Commentary on Luke 23:32-47
Luke goes to great lengths to characterize Jesus’ death as a continuation of his ministry.
Maintaining continuity between Jesus’ ministry and his death provides one key marker of healthy theology. Jesus announced the reign of God. His works of compassion restored people to wholeness. Dining with Pharisees and sinners alike, Jesus demonstrated the all-inclusive nature of God’s reign. His parables invited people to imagine a world in which Samaritans demonstrate righteousness, scoundrels model wisdom, and widows win justice. His path led him to Jerusalem, where crowds acclaimed him as king while he took possession of the halls of power. For Luke, and for good theology, Jesus approaches his death just as he lived.
Some folks accuse Paul of creating a rift between Jesus’ life and death. Paul committed no such error. In perhaps Romans’ key passage, Paul insists that God demonstrates God’s righteousness precisely through Jesus’ own faithfulness. Our translations have tended to read, “faith in Jesus Christ,” where Paul means something much broader and far more compelling: “the faithfulness of Jesus Christ” (Romans 3:21-26). Surely Paul has Jesus’ death in view, but he also appeals to Jesus’ life. The faithfulness Jesus demonstrated throughout his life — even in death — demonstrates God’s righteousness in a decisive way.
We all know the kind of bad theology that has little to say about Jesus apart from his death. It almost seems that Luke knows that kind of theology too. Luke refuses to identify Jesus’ death as a “ransom for many” (Mark 10:45), but instead refers to Jesus’ death as his “exodus” (9:31). To be sure, Luke perceives the crucifixion as part of the larger divine plan (esp. 9:22; 24:44-47). Jesus’ death is “for you” in a profound way (22:19-20). Jesus’ death is an essential component of the Gospel story. But in a unique way Luke demonstrates how Jesus faced death just as he had lived.
Living for Others to the End
Many churches recognize Good Friday with a Seven Last Words service that includes the reading of all seven sayings attributed to Jesus during his crucifixion from Matthew, Mark, Luke, and John. This reading, Luke 23:32-47, includes three of those sayings. Indeed, these three sayings occur uniquely in Luke and they convey Luke’s distinctive emphasis regarding Jesus’ death. Jesus lived in faith, and he lived for others; he dies in faith and for others as well.
Luke has already shown Jesus’ orientation toward others just verses ahead of this reading. At Luke 23:27, Jesus encounters a crowd, including women who are mourning on his behalf. Jesus turns the tables of lament, saying, “Daughters of Jerusalem, do not weep for me, but weep for yourselves and for your children” (23:28). Jesus has already lamented Jerusalem on two occasions (13:34-35; 19:41-44). His words here simply reiterate that concern.
Jesus’ first word within our passage poses a vexing textual problem. Some very important manuscripts lack Jesus’ famous prayer, “Father, forgive them; for they do not know what they are doing” (23:34; see Acts 7:60). At the same time, several considerations lend themselves to including the saying in Luke’s text. In my view, a faithful preacher may include the saying, perhaps with brief recognition of the problem, for it is consistent with Luke’s larger presentation of Jesus. Even during the act of crucifixion, Jesus voices his compassion for those who harm him.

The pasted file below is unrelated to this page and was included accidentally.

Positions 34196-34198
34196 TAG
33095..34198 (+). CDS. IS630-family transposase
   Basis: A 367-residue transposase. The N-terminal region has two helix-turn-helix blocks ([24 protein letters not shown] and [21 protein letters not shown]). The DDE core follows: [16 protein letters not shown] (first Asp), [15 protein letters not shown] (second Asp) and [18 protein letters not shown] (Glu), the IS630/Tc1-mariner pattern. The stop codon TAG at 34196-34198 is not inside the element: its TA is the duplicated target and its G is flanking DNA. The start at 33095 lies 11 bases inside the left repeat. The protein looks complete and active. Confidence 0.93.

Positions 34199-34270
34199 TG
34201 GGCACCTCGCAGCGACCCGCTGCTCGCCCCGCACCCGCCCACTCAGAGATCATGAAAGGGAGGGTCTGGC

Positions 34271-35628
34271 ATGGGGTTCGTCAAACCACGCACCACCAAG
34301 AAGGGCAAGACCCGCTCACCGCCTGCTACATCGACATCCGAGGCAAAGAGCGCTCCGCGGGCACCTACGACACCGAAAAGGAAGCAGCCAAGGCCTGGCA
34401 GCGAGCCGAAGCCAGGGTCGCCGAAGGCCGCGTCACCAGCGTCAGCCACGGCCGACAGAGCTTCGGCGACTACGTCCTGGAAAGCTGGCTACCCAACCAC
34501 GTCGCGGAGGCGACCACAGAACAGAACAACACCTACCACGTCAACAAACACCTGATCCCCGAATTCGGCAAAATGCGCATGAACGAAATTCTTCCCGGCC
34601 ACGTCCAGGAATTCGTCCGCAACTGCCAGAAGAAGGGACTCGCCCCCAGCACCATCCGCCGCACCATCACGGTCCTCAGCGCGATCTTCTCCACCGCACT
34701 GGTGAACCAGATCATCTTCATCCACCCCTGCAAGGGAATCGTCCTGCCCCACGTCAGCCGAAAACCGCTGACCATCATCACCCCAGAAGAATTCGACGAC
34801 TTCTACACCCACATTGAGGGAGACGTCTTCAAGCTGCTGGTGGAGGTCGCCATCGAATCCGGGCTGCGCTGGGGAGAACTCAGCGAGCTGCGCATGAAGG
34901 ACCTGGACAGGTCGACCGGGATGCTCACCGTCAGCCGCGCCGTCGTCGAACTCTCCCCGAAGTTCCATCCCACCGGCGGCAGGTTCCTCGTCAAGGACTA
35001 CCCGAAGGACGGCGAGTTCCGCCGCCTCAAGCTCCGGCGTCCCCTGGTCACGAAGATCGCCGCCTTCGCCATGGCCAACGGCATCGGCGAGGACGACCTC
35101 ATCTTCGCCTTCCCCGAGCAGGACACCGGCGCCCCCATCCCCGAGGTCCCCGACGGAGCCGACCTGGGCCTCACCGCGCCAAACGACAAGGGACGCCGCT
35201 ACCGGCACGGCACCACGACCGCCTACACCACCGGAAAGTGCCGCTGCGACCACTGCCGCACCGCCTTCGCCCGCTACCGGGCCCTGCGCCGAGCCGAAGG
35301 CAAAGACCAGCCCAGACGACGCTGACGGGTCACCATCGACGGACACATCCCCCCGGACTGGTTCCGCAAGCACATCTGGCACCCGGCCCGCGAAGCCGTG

How does forgiveness relate to repentance? Luke is famous for emphasizing repentance (5:32; 15:7, 10; Acts 2:38), but Luke often portrays instances in which Jesus pronounces forgiveness apart from overt demonstrations of repentance (see especially 7:36-50; 19:1-10). In this case Jesus seeks forgiveness for others even as they mock, torture, and kill him.
Jesus addresses his second saying to the thief on the cross. With the “leaders of the people” mocking Jesus along with the soldiers (23:35-38), one of the criminals insults him as well. The other criminal rebukes the first and implores, “Jesus, remember me when you come into your kingdom” (23:42). As he has so many times in Luke, Jesus again opens the path of blessing to a sinner: “today you will be with me in Paradise” (23:43).
Quite a few interpreters have pointed out that Mark 15:27 identifies the “criminals” crucified alongside Jesus as lestai, often interpreted as “rebels” rather than “thieves” (the New International Version now adopts “rebels”). The implication would be that their crime involved sedition rather than ordinary banditry. However, Luke labels the men as “criminals” or “evildoers,” while the second criminal acknowledges, “We have been condemned justly” (23:41). Luke’s point is that even as he faces death the innocent Jesus considers the salvation of sinners.
We arrive at Jesus’ final words, “Father, into your hands I commend my spirit” (23:46). Here Jesus quotes Psalm 31:5 (and not Psalm 22:1, as in Mark and Matthew). Luke’s Gospel emphasizes Jesus’ prayer life more than any of the others — and at key moments in his ministry such as his baptism (3:21), his selection of the disciples (6:12-13), the revelation of his messianic identity (9:18), and his transfiguration (9:28-29). He instructs his disciples to pray for strength in time of crisis (21:36; 22:40), and he prays in particular for Simon Peter (22:31). This life, defined by prayer and offered in trust, ends in faithful prayer.
Jesus’ final three sayings epitomize the larger story Luke has told. Jesus has lived for others. Trusting in a forgiving God, he forgives sinners freely. Whether they abuse him or seek his blessing, Jesus continues his work of healing and reconciliation, demonstrating his remarkable trust all the way to the end. Jesus’ death is important for Luke, not as a vicarious sacrifice, but as the culmination of his larger vocation.